Date of Award


Document Type

Open Access Dissertation


Educational Studies

First Advisor

Bethany Bell

Second Advisor

Robert Johnson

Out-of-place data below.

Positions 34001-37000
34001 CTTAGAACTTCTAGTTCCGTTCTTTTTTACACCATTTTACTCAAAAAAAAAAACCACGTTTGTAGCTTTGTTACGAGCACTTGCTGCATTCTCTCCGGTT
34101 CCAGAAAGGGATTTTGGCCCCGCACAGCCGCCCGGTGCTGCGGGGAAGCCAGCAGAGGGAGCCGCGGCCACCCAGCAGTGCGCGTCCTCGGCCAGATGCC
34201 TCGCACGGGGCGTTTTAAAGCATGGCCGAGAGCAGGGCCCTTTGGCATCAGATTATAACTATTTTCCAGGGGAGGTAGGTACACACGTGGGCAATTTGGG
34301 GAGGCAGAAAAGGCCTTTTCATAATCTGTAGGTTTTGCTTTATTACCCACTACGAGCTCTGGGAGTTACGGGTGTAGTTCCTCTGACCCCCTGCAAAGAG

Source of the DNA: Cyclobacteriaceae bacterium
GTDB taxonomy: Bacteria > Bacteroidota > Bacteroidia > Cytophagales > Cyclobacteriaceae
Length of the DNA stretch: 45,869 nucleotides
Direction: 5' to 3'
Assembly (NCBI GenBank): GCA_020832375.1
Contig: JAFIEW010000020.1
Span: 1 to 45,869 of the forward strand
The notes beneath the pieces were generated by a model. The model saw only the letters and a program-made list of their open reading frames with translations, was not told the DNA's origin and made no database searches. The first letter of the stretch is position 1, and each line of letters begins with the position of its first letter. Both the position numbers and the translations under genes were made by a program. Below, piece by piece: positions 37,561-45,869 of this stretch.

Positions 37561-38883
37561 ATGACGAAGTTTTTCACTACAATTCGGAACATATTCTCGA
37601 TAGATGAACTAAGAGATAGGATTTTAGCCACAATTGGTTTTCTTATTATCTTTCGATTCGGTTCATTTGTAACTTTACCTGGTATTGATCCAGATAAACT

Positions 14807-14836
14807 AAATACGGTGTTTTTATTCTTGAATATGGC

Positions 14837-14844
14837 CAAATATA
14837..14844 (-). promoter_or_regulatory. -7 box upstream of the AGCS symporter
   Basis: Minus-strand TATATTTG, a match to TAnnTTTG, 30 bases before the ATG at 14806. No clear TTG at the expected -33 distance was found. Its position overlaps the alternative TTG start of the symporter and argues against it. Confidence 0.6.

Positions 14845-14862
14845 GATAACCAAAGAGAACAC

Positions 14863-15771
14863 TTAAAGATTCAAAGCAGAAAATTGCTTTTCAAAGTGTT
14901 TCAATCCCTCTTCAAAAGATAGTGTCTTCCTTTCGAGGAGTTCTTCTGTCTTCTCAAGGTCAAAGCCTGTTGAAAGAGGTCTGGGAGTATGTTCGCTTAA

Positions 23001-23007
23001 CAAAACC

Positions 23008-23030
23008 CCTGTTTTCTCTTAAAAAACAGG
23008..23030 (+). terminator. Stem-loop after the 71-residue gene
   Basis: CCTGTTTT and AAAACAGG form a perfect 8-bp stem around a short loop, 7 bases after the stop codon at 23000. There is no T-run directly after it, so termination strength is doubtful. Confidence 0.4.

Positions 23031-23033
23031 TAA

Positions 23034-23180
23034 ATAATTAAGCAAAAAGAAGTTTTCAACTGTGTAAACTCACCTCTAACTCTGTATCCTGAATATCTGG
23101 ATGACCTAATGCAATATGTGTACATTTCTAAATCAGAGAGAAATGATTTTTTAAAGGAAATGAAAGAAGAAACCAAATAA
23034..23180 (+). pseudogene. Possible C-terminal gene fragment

Problems of missing data are pervasive in social science research. Because of this, researchers have begun to use techniques after data collection to deal with missing data, including traditional methods (i.e. listwise deletion, pairwise deletion, and single imputation procedures) and modern procedures (i.e. multiple imputation and full information maximum likelihood). In the past, several organizations and researchers have warned that traditional missing data techniques (MDTs) can introduce bias into parameter estimates, and can result in a loss of statistical power (e.g., Becker & Powers, 2001; Wilkinson & the APA Task Force on Statistical Inference, 1999). However, previous research has shown that using a traditional method does not necessarily reduce statistical power or bias parameter estimates (Roth & Swizer, 1995). Research using traditional regression techniques has shown that sample size, percent of missing data, and missing data mechanism are key characteristics in determining under what conditions each MDT should be used. To further complicate matters, the multilevel modeling (MLM) literature has largely ignored the impact of missing data. Thus, it is not known if the results from single-level missing data research apply to hierarchical data. The present simulation study compare the performance of multilevel multiple imputation (MLMI) and listwise deletion in the context of linear two-level organizational models with continuous predictors. Design factors of interest included missing data technique, missing data mechanism, level-1 sample size, level-2 sample size, level-1 percent of missing data, and level-2 percent of missing data totaling 2,000 conditions. Design factors were evaluated on four outcomes, including bias, Type I error, statistical power, and confidence interval (C.I.) coverage. Results from this study showed that listwise deletion performed well for bias, level-2 Type I error rates, level-1 power, and C.I. coverage. Listwise deletion did have minor problems with Type I error rates at level-1, and power at level-2. MLMI performed well for level-2 Type I error rates, level-1 power, and level-2 C.I. coverage, but had minor issues with level-1 Type I error rates and level-2 power, and major issues with bias at both levels, and C.I. coverage at level-1. Recommendations for applied researchers based upon these results are discussed.